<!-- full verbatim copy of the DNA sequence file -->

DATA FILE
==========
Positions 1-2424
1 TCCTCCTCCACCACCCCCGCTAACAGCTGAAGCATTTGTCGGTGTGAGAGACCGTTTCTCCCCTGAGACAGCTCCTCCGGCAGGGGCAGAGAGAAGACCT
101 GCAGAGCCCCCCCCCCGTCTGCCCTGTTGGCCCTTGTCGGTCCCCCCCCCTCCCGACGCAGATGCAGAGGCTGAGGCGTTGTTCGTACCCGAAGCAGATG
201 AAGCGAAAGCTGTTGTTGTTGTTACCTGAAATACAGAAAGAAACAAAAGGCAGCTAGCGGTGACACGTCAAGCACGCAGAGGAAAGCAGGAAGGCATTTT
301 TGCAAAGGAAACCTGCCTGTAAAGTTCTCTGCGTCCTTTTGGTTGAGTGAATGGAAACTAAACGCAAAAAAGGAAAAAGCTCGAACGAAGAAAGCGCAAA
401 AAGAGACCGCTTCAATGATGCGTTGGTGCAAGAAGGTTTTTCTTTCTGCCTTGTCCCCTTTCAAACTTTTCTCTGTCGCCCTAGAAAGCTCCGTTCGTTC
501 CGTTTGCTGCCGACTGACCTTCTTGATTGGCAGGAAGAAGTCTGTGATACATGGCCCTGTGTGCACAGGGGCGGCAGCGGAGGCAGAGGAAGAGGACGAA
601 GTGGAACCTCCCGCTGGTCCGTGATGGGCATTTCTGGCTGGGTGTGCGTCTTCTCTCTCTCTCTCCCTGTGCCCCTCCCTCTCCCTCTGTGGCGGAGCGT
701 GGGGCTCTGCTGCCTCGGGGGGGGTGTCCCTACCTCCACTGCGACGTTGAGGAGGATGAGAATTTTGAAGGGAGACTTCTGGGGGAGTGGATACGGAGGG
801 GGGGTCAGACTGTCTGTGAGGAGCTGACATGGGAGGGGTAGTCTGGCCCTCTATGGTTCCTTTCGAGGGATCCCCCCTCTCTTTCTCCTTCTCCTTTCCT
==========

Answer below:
Positions 1-2424
1 TCCTCCTCCACCACCCCCGCTAACAGCTGAAGCATTTGTCGGTGTGAGAGACCGTTTCTCCCCTGAGACAGCTCCTCCGGCAGGGGCAGAGAGAAGACCT
101 GCAGAGCCCCCCCCCCGTCTGCCCTGTTGGCCCTTGTCGGTCCCCCCCCCTCCCGACGCAGATGCAGAGGCTGAGGCGTTGTTCGTACCCGAAGCAGATG
201 AAGCGAAAGCTGTTGTTGTTGTTACCTGAAATACAGAAAGAAACAAAAGGCAGCTAGCGGTGACACGTCAAGCACGCAGAGGAAAGCAGGAAGGCATTTT
301 TGCAAAGGAAACCTGCCTGTAAAGTTCTCTGCGTCCTTTTGGTTGAGTGAATGGAAACTAAACGCAAAAAAGGAAAAAGCTCGAACGAAGAAAGCGCAAA
401 AAGAGACCGCTTCAATGATGCGTTGGTGCAAGAAGGTTTTTCTTTCTGCCTTGTCCCCTTTCAAACTTTTCTCTGTCGCCCTAGAAAGCTCCGTTCGTTC
501 CGTTTGCTGCCGACTGACCTTCTTGATTGGCAGGAAGAAGTCTGTGATACATGGCCCTGTGTGCACAGGGGCGGCAGCGGAGGCAGAGGAAGAGGACGAA
601 GTGGAACCTCCCGCTGGTCCGTGATGGGCATTTCTGGCTGGGTGTGCGTCTTCTCTCTCTCTCTCCCTGTGCCCCTCCCTCTCCCTCTGTGGCGGAGCGT
701 GGGGCTCTGCTGCCTCGGGGGGGGTGTCCCTACCTCCACTGCGACGTTGAGGAGGATGAGAATTTTGAAGGGAGACTTCTGGGGGAGTGGATACGGAGGG
801 GGGGTCAGACTGTCTGTGAGGAGCTGACATGGGAGGGGTAGTCTGGCCCTCTATGGTTCCTTTCGAGGGATCCCCCCTCTCTTTCTCCTTCTCCTTTCCT